Securing the Future of New York’s Supportive Housing

“New York is a national model of supportive housing, which has been proven time and again to be among the most successful methods of ending chronic homelessness. But the system has grown unwieldy, thanks to the vast disparities in available services, funding, and unit maintenance.”

Diane Louard-Michel/Lantern Community Services

A supportive housing building on East 176th Street in the Bronx.

Members of the New York City-based nonprofit St. Francis Friends of the Poor, who pioneered permanent, affordable housing with on-site voluntary services for formerly unhoused individuals, wouldn’t recognize the expansive, complicated, and multifaceted system that grew from the seeds they sowed 44 years ago.

Today, New York has than 62,000 supportive housing units. They span 18 unique programs, are overseen by nine government entities, and encompass 46 specific population categories, providing homes and support to at-risk populations in every county across our state.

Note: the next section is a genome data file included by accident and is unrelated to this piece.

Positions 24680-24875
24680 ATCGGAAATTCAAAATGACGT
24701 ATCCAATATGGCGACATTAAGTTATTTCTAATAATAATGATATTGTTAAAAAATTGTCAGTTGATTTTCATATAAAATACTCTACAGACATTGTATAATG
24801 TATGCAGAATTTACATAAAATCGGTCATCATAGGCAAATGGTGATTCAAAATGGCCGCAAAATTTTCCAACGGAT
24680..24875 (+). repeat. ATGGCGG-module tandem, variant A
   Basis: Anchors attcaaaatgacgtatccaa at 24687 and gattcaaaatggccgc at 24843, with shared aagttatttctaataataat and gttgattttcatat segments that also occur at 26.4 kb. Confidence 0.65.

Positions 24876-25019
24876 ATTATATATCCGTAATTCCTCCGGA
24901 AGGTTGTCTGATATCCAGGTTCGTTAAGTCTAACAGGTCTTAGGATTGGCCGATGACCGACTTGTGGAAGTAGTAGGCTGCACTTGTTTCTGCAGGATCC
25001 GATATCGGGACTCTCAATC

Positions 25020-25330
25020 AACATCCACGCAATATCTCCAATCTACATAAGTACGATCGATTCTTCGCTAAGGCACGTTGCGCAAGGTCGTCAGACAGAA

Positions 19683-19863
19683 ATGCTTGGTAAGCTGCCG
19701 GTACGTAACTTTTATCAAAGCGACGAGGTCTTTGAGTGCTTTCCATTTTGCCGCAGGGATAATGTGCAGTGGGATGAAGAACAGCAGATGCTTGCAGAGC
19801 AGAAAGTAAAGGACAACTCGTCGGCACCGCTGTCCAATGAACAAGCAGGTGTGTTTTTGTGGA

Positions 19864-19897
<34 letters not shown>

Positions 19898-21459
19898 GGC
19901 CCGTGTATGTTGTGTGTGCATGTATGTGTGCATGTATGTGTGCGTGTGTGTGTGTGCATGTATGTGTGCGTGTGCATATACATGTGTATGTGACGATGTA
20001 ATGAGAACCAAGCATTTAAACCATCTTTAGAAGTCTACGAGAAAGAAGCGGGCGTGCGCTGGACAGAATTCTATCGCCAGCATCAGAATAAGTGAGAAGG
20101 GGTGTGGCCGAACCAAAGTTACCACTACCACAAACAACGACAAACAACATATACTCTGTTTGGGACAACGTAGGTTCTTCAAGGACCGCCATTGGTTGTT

A first-of-its-kind report from the Supportive Housing Network of New York (the Network) revealed the significant funding discrepancies between these programs, which makes it difficult to ensure tenants get the quality housing and services they need and also to pay essential social services workers the competitive and sustainable wages they deserve. 

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